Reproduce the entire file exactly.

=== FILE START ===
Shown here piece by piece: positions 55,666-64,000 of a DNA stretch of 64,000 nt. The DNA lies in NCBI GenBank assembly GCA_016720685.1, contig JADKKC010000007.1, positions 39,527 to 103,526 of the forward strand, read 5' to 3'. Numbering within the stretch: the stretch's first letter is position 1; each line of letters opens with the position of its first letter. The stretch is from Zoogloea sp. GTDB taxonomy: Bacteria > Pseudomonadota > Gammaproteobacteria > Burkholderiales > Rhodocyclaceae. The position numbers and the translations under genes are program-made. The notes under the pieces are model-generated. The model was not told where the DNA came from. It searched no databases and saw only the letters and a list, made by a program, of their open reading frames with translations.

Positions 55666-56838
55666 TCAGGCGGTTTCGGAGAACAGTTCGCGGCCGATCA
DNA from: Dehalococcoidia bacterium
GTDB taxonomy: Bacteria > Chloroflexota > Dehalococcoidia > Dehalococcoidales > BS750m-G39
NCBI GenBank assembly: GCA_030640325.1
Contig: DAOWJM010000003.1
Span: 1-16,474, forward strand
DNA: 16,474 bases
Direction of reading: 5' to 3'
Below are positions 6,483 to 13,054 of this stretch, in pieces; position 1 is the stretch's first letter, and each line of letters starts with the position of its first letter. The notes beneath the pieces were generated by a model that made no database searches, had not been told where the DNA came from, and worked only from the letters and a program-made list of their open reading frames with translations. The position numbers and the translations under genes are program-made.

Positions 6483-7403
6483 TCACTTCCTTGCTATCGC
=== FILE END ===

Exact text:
Shown here piece by piece: positions 55,666-64,000 of a DNA stretch of 64,000 nt. The DNA lies in NCBI GenBank assembly GCA_016720685.1, contig JADKKC010000007.1, positions 39,527 to 103,526 of the forward strand, read 5' to 3'. Numbering within the stretch: the stretch's first letter is position 1; each line of letters opens with the position of its first letter. The stretch is from Zoogloea sp. GTDB taxonomy: Bacteria > Pseudomonadota > Gammaproteobacteria > Burkholderiales > Rhodocyclaceae. The position numbers and the translations under genes are program-made. The notes under the pieces are model-generated. The model was not told where the DNA came from. It searched no databases and saw only the letters and a list, made by a program, of their open reading frames with translations.

Positions 55666-56838
55666 TCAGGCGGTTTCGGAGAACAGTTCGCGGCCGATCA
DNA from: Dehalococcoidia bacterium
GTDB taxonomy: Bacteria > Chloroflexota > Dehalococcoidia > Dehalococcoidales > BS750m-G39
NCBI GenBank assembly: GCA_030640325.1
Contig: DAOWJM010000003.1
Span: 1-16,474, forward strand
DNA: 16,474 bases
Direction of reading: 5' to 3'
Below are positions 6,483 to 13,054 of this stretch, in pieces; position 1 is the stretch's first letter, and each line of letters starts with the position of its first letter. The notes beneath the pieces were generated by a model that made no database searches, had not been told where the DNA came from, and worked only from the letters and a program-made list of their open reading frames with translations. The position numbers and the translations under genes are program-made.

Positions 6483-7403
6483 TCACTTCCTTGCTATCGC